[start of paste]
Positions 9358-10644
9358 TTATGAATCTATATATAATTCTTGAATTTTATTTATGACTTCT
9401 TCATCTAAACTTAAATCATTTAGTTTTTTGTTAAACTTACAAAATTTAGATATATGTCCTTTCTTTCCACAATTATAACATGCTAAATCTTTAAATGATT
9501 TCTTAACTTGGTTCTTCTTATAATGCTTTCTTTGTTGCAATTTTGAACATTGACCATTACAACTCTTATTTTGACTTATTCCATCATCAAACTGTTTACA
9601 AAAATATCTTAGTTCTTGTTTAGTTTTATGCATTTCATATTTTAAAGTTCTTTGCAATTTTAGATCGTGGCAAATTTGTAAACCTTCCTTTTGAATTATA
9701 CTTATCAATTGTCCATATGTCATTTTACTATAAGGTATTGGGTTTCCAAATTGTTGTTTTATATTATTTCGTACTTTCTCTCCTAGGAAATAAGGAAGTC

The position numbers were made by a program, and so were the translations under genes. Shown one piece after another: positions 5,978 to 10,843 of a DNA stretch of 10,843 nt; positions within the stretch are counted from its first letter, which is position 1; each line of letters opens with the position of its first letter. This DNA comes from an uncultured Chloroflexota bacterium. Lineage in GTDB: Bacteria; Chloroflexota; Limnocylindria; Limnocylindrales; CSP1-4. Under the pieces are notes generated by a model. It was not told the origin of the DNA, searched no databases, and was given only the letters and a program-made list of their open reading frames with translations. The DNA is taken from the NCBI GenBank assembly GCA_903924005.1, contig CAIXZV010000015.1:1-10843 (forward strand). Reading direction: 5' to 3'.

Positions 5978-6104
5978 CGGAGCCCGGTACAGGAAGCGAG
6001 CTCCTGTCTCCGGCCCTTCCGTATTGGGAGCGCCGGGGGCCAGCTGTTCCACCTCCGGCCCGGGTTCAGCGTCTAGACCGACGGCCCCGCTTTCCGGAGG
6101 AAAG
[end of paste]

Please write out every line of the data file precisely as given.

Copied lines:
Positions 9358-10644
9358 TTATGAATCTATATATAATTCTTGAATTTTATTTATGACTTCT
9401 TCATCTAAACTTAAATCATTTAGTTTTTTGTTAAACTTACAAAATTTAGATATATGTCCTTTCTTTCCACAATTATAACATGCTAAATCTTTAAATGATT
9501 TCTTAACTTGGTTCTTCTTATAATGCTTTCTTTGTTGCAATTTTGAACATTGACCATTACAACTCTTATTTTGACTTATTCCATCATCAAACTGTTTACA
9601 AAAATATCTTAGTTCTTGTTTAGTTTTATGCATTTCATATTTTAAAGTTCTTTGCAATTTTAGATCGTGGCAAATTTGTAAACCTTCCTTTTGAATTATA
9701 CTTATCAATTGTCCATATGTCATTTTACTATAAGGTATTGGGTTTCCAAATTGTTGTTTTATATTATTTCGTACTTTCTCTCCTAGGAAATAAGGAAGTC

The position numbers were made by a program, and so were the translations under genes. Shown one piece after another: positions 5,978 to 10,843 of a DNA stretch of 10,843 nt; positions within the stretch are counted from its first letter, which is position 1; each line of letters opens with the position of its first letter. This DNA comes from an uncultured Chloroflexota bacterium. Lineage in GTDB: Bacteria; Chloroflexota; Limnocylindria; Limnocylindrales; CSP1-4. Under the pieces are notes generated by a model. It was not told the origin of the DNA, searched no databases, and was given only the letters and a program-made list of their open reading frames with translations. The DNA is taken from the NCBI GenBank assembly GCA_903924005.1, contig CAIXZV010000015.1:1-10843 (forward strand). Reading direction: 5' to 3'.

Positions 5978-6104
5978 CGGAGCCCGGTACAGGAAGCGAG
6001 CTCCTGTCTCCGGCCCTTCCGTATTGGGAGCGCCGGGGGCCAGCTGTTCCACCTCCGGCCCGGGTTCAGCGTCTAGACCGACGGCCCCGCTTTCCGGAGG
6101 AAAG